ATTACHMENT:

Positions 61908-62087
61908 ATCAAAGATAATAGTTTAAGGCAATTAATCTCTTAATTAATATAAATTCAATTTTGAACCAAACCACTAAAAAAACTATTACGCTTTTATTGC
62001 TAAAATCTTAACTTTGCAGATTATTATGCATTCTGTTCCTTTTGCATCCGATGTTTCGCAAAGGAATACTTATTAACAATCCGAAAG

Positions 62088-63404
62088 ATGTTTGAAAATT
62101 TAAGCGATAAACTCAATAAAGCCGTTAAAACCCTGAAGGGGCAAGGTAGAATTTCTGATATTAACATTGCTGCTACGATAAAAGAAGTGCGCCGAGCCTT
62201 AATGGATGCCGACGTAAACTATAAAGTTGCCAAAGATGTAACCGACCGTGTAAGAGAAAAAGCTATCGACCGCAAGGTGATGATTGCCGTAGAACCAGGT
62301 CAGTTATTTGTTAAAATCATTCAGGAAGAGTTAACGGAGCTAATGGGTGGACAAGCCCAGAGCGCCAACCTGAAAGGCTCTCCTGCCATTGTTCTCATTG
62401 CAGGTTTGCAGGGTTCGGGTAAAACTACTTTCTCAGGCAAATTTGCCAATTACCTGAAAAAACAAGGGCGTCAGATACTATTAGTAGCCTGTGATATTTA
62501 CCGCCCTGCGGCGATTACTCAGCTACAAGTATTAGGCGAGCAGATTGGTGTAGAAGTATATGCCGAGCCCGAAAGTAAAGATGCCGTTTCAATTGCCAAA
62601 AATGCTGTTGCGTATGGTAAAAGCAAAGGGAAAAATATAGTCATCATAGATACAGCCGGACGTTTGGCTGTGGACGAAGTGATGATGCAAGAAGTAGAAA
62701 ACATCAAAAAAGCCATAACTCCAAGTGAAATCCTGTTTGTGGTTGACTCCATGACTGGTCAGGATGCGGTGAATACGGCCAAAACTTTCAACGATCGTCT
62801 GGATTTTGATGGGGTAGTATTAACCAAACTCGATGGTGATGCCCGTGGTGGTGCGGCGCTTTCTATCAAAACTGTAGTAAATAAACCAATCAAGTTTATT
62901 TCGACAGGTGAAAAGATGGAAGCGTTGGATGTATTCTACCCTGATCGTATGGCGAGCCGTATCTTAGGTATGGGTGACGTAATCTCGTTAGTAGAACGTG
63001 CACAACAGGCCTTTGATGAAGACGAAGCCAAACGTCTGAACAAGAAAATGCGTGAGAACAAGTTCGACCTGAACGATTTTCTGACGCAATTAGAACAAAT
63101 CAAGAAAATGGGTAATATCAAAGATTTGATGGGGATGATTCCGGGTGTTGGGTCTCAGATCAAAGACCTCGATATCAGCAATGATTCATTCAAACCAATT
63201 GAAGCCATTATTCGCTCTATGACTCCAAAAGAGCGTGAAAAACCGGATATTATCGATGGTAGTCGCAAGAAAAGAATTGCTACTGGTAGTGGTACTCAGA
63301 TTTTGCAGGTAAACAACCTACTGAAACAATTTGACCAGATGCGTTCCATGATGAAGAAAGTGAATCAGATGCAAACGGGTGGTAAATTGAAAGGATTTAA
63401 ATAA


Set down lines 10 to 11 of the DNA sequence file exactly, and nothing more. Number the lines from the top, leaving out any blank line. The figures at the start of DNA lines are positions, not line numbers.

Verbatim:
62501 CCGCCCTGCGGCGATTACTCAGCTACAAGTATTAGGCGAGCAGATTGGTGTAGAAGTATATGCCGAGCCCGAAAGTAAAGATGCCGTTTCAATTGCCAAA
62601 AATGCTGTTGCGTATGGTAAAAGCAAAGGGAAAAATATAGTCATCATAGATACAGCCGGACGTTTGGCTGTGGACGAAGTGATGATGCAAGAAGTAGAAA